1-year update on how I turned Japanese learning into an alternative art education

It’s been more than a year since I first took Japanese learning seriously and I’m amazed that I haven’t given up. I’m not fluent yet but I understand it better and better and I think I’ll publish 1-year updates on my progress in learning this difficult language.
I’m now somewhere between an absolute beginner and someone at an intermediate level. During this last year, there are two things I changed about my Japanese learning routine:
1. I used exams as a way to set up artificial deadlines even if I don’t count on those certificates to be useful on my resume. I don’t have any English language certificate but that hasn’t stopped me from using this language every day, in former jobs included. I only recently got a medical translation EN-RO/RO-EN certificate that proved its utility and if things go well, I’d like to apply for a similar certificate to translate from Japanese into Romanian in the art field only. I haven’t forgotten that I learn Japanese mainly to develop as an artist but I’d still like to try JP-RO art translation as a side hustle in a couple of years.
2. I didn’t read much in Japanese as I initially planned to but I kept on using Japanese to search for art on Pinterest using niche terms. The search results were so different from what I obtained with English only and it provided an impetus to keep on learning.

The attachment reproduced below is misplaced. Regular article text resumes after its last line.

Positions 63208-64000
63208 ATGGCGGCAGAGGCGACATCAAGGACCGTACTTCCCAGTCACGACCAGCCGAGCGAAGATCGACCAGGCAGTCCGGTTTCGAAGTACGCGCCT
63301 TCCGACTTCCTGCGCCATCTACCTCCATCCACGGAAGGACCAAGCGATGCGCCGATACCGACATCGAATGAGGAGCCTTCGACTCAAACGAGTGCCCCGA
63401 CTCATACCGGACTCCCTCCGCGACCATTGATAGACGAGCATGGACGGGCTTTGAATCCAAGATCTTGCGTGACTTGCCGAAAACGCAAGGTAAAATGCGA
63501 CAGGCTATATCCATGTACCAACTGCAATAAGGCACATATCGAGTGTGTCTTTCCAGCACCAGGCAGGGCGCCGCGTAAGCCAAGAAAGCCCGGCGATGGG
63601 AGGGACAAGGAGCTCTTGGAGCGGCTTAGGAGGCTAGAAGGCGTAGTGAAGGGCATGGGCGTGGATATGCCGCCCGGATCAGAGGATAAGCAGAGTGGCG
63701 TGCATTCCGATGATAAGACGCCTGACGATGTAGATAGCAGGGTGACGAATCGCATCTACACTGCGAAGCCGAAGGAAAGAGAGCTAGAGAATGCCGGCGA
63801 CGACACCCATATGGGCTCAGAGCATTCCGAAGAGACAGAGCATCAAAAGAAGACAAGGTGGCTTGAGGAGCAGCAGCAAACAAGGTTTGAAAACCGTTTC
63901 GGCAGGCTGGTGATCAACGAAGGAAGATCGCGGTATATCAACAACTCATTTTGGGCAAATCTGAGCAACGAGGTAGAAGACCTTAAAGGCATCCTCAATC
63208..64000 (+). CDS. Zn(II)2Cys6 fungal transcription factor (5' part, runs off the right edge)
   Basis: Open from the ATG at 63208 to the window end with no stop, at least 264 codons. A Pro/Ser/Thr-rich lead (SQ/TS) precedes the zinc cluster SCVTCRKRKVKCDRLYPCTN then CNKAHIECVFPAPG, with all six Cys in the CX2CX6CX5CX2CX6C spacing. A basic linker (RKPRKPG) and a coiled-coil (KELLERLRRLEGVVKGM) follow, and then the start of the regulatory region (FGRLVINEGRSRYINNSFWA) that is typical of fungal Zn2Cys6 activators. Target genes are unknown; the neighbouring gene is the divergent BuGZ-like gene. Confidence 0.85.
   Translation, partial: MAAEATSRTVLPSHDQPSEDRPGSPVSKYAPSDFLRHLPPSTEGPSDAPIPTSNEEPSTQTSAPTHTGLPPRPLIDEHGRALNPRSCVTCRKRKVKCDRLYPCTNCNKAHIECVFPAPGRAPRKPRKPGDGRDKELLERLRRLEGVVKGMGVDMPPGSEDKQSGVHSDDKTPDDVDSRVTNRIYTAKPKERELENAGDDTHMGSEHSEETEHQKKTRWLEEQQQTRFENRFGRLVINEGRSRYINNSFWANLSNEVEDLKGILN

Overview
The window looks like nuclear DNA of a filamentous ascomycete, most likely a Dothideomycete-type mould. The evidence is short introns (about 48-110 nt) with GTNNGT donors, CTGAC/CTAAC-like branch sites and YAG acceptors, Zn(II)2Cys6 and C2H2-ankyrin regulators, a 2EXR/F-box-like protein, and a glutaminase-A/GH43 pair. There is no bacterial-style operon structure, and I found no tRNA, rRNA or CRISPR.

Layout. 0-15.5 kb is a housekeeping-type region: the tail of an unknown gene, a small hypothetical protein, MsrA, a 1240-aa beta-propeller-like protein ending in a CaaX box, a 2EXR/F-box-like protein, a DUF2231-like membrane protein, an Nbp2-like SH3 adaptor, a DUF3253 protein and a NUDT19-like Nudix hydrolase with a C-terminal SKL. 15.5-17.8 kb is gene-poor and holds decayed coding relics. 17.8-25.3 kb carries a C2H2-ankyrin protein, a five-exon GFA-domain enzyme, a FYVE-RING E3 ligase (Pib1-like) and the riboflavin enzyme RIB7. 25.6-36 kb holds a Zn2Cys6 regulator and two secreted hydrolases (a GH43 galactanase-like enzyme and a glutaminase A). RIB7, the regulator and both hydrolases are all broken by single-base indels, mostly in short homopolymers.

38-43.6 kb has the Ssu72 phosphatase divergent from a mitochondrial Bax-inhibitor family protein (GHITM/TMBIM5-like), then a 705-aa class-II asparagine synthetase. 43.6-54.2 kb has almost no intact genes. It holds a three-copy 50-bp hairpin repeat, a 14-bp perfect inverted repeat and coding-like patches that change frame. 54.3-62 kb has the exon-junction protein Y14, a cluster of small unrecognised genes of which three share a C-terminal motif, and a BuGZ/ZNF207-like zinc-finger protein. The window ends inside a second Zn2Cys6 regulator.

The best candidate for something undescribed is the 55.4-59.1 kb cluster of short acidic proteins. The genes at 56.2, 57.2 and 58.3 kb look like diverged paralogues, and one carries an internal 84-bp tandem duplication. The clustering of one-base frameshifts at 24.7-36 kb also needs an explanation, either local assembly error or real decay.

This year I had my first public speaking in Japanese in a local contest where I was allowed to pick my own theme. I talked about how different Japanese aesthetics is, how that impacted its traditional arts and crafts and how that made me finally learn this language. Actually talking about it is an exaggeration because I was so nervous that I mostly ended up reading my presentation but it was still a worthwhile experience and I’d like to participate again next year. Each contest participant had to answer one or two questions from a person in the jury depending on whether they participated as beginning or medium level speakers. The question that I received was what is my favorite Japanese art and the answer I spontaneously gave that woman helped me in crystallizing how the seashell book series will turn out, a project that I’ve been working on since 2.5 years and which took so much of my time that I didn’t even blog that much over here.

I always thought I like way too many Japanese arts but during that day on the scene, I spontaneously answered that my favorite one is Ikebana. It is sculptural. It can be mixed and matched with many other art forms like poetry (a genre that nowadays dominates my writing since I gave birth last year). It can also stand on its own without any other decoration and the classical form made from living plants only is a changing artwork unlike static stone sculptures. I also like the philosophy behind it as by using plants in different stages of life and by observing the same arrangement at different times of the day and on different days as it starts to dry out, one has an overview regarding the cycle of life and death. This is so much deeper than a boring, symmetrical bouquet of flowers.